There followed a series of questions and comment from the audience, and the discussion was rounded off by a passionate call to arms from Kevin Kibble, CEO of NurtureUK who inspired everyone we spoke to give wholehearted support to the #AspireNotToExclude campaign.
What can policy makers do to ensure children receive the best care and education?
The obvious answer is to provide sufficient funding so those children and schools who need additional support and expertise can obtain access to it quickly.
However, that is not the only answer, welcome though it would be.
In recent time education policy appears to have been motivated by the challenge of improving the UK’s results in international league tables, and indeed to that extent policy has been successful. It is clear however that mental health and behavioural challenges for our children and young people are rapidly increasing. Both have a seriously detrimental effect on a child’s ability to learn, and on exclusion rates. A narrow curriculum, constant assessment and the increasing pressures from exam changes do nothing to alleviate those issues.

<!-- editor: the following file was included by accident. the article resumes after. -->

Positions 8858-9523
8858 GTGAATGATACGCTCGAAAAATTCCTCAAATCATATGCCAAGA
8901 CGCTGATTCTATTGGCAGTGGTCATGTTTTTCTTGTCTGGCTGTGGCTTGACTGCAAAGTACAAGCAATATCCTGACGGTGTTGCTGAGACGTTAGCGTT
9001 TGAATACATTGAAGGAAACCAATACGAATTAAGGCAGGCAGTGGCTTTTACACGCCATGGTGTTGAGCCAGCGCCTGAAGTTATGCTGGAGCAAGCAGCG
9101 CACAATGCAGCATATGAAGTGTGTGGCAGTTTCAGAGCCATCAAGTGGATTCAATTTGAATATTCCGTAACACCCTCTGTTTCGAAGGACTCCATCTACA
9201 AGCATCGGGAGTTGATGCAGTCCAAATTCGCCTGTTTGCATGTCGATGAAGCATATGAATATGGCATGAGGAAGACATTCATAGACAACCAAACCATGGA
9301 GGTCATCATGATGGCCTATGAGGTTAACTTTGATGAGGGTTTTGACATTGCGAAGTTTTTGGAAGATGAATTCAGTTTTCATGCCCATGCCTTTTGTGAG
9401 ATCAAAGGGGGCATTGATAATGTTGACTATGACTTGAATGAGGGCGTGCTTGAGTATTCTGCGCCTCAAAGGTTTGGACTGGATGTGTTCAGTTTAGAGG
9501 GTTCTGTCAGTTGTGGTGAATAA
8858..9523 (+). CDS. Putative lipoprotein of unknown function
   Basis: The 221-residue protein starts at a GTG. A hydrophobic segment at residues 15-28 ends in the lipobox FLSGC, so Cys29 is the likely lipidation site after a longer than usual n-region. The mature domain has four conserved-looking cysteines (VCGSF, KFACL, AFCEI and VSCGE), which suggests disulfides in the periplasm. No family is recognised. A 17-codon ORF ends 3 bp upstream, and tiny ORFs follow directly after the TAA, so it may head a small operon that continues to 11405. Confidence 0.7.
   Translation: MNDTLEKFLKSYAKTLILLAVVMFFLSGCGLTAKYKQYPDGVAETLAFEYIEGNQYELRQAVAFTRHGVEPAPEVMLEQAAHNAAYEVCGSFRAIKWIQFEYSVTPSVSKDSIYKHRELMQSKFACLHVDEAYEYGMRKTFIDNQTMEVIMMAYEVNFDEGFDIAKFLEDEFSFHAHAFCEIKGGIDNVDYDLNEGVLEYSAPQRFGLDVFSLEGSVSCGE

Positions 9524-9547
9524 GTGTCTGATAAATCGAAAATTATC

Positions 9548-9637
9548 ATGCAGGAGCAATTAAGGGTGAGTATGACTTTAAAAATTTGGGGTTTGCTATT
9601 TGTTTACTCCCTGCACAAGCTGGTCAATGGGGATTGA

Changing the lens on how a school can be regarded as good will help. What will help us to achieve this is, as well as measuring progress and attainment, that a school should be judged on its exclusion rates, the quality of its pastoral support, the effectiveness of the ability of staff to identify and deal with SEMH challenges, and the quality of Alternative Provision it accesses when necessary. Would a good school not deal effectively with these things? Should a school actually be regarded as good if it is failing its pupils in these key areas? This needs to be in relation to the demographics of a school, a school in a more deprived area can not be judged by the same standards as a school in a more affluent catchment area.